Communication and journalism majors, as well as members of the community, were given free Google Cardboard headsets and training on how to use 360 video.
On Tuesday, Feb. 6 in Spratt Hall from 2 to 4 p.m. Digital Tools Trainer Daniel Petty, spoke to students on how to use the tools that Google has to offer.
At this presentation students received Google cardboard to learn how to use Virtual Reality. They also learned how to take 360 pictures from a smartphone and how to do advanced Google searches. An Assistant Professor for the communication and journalism department, James Carviou, set this training up because he believes that it was very important for students to know that these tools are here.
“This was important information for students to take away for their career as aspiring journalists,” Carviou said. “Students need to know this and they need to know how to use their smartphone effectively as a utility.”
With Google’s advanced search engine and Google Trends, users can narrow his/her search down to the very specifics. With the Trends option, a user can look up what people are searching for in the area.
The Chair and Associate Professor of the communication and journalism department, Robert Nulph, said Petty spent a lot of time on the Google search applications.
“There was a lot of shoe leather spent that you can now do through the Google searches,” Nulph said. “Not only how to do the basic searches but how to drill down your searches and be more specific. It is very essential for increasing credibility for a researcher; you can then really research a subject.”
In the future, students in journalism classes with Nulph will be using and learning more about the tools that were discussed at this presentation. Nulph will use these techniques in his journalism classes because he wants students to know that these tools exist and that there are so many out there.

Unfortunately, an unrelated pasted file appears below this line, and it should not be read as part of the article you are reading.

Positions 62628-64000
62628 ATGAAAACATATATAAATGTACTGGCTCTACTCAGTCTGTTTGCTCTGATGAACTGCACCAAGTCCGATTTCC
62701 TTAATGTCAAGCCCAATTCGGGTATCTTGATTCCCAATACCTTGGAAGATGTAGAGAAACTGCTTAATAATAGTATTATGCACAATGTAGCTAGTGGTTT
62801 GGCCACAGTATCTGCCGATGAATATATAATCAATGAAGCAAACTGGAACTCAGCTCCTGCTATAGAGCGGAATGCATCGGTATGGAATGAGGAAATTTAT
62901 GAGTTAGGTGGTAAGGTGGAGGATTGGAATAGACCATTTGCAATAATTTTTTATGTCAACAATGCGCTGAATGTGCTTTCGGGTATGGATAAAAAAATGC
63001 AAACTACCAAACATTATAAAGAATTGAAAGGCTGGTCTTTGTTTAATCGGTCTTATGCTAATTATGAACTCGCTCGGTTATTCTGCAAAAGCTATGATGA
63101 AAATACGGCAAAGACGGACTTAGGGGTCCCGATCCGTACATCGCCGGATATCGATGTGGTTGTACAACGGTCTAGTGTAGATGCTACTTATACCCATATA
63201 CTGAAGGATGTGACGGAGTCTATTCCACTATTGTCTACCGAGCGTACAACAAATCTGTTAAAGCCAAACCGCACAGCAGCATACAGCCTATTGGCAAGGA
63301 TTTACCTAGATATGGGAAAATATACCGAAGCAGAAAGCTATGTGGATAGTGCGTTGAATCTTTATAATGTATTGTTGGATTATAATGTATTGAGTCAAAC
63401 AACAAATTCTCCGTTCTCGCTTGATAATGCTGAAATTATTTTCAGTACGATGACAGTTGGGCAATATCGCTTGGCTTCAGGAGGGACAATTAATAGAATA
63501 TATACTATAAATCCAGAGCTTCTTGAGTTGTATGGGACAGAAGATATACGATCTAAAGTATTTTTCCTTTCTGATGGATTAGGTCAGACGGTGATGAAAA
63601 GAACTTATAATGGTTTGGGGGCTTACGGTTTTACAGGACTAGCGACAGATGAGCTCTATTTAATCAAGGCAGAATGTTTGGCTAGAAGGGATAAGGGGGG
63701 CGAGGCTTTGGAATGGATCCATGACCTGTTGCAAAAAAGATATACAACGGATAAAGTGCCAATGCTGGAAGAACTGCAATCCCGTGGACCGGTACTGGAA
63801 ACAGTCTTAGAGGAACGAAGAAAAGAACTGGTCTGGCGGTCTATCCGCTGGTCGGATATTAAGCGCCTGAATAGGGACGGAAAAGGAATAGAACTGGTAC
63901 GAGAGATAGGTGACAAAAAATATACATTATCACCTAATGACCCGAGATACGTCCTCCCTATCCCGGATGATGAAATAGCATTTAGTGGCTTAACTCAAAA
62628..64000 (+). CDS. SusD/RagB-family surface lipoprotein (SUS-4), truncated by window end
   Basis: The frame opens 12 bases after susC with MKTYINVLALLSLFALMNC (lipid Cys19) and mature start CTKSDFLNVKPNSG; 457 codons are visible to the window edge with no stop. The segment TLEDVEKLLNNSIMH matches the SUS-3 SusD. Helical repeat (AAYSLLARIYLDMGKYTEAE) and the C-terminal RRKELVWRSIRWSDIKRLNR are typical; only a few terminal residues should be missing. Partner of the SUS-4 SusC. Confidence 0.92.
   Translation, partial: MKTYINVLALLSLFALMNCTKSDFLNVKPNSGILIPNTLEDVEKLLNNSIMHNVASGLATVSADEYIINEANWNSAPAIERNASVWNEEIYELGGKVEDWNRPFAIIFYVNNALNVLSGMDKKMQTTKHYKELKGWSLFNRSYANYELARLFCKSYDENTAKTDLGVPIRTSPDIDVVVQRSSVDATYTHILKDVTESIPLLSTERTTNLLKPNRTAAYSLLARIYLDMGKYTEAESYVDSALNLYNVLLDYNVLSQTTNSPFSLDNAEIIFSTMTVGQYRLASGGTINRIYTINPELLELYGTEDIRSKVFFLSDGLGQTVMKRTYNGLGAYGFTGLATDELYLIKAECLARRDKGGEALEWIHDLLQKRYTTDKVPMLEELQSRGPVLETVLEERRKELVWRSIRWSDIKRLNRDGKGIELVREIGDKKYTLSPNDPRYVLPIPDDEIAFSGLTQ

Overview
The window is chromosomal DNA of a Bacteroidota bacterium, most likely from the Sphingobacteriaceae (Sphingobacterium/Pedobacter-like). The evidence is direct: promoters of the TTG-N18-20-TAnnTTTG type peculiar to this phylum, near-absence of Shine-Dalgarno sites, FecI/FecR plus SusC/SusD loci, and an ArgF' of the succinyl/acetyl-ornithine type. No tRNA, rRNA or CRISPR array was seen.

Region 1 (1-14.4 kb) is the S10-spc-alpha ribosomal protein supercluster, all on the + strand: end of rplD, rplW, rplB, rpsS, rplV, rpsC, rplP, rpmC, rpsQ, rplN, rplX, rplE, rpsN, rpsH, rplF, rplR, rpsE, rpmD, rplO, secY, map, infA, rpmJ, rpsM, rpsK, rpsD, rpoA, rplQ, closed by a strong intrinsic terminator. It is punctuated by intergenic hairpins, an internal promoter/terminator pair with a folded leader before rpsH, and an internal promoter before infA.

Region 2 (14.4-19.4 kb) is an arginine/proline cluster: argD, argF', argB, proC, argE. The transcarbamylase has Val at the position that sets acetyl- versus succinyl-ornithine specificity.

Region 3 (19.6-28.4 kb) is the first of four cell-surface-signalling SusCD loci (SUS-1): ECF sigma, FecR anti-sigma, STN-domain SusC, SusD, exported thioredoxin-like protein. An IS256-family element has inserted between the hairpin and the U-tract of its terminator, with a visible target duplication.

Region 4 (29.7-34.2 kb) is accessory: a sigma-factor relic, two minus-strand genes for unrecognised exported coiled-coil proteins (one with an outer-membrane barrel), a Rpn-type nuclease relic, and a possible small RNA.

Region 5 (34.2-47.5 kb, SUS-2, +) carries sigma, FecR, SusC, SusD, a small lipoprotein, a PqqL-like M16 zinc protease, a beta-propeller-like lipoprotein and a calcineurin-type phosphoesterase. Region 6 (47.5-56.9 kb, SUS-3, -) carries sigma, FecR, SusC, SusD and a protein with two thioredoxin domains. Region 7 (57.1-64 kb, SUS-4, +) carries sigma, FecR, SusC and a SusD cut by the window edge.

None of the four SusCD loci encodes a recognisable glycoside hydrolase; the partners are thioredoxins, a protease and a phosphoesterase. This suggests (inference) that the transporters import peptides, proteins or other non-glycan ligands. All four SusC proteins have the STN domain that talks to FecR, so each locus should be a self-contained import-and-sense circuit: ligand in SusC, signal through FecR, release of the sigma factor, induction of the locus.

“What the presentation did was show us the vast number of tools and the vast number of research tools as well as photographic and video tools we now have thanks to what Google has done,” Nulph said.
A section of the advanced Google search that Dr. Nulph appreciates is the image search.
“I take a lot of outdoor pictures of butterflies, birds and things like that,” Nulph said. “So, with the image search, I can take a picture of a butterfly and put it in the search to where it brings up other pictures like it, or somewhere out there is a scientific website that will give me the name of the butterfly.”
Mackenzie Boos, a student at Missouri Western, attended the presentation and learned about 360 video.
“I liked the event,” Boos said. “I didn’t know that I could take my 360 photos and put them on Google and they would be accredited to me.”
While Boos liked the event, she said it was especially useful to see all the things that Google has to offer.
“What I took out of [the presentation] was how much Google has to offer,” Boos said. “One of the things I really liked was the Google search. It’s cool to know you can contribute to something greater,” Boos said.